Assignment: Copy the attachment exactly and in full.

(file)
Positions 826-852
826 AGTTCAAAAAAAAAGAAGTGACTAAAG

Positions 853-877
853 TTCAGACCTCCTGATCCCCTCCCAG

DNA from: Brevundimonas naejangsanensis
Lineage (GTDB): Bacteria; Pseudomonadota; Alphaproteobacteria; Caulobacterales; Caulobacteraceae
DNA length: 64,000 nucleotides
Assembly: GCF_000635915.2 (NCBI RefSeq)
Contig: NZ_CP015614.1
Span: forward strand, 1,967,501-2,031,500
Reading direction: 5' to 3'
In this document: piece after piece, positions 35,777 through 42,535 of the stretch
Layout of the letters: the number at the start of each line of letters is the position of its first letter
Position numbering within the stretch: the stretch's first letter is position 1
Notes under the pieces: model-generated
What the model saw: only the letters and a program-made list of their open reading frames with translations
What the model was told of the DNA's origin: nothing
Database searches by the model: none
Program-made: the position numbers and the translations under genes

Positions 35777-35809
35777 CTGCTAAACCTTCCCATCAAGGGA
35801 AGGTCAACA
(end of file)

Positions 826-852
826 AGTTCAAAAAAAAAGAAGTGACTAAAG

Positions 853-877
853 TTCAGACCTCCTGATCCCCTCCCAG

DNA from: Brevundimonas naejangsanensis
Lineage (GTDB): Bacteria; Pseudomonadota; Alphaproteobacteria; Caulobacterales; Caulobacteraceae
DNA length: 64,000 nucleotides
Assembly: GCF_000635915.2 (NCBI RefSeq)
Contig: NZ_CP015614.1
Span: forward strand, 1,967,501-2,031,500
Reading direction: 5' to 3'
In this document: piece after piece, positions 35,777 through 42,535 of the stretch
Layout of the letters: the number at the start of each line of letters is the position of its first letter
Position numbering within the stretch: the stretch's first letter is position 1
Notes under the pieces: model-generated
What the model saw: only the letters and a program-made list of their open reading frames with translations
What the model was told of the DNA's origin: nothing
Database searches by the model: none
Program-made: the position numbers and the translations under genes

Positions 35777-35809
35777 CTGCTAAACCTTCCCATCAAGGGA
35801 AGGTCAACA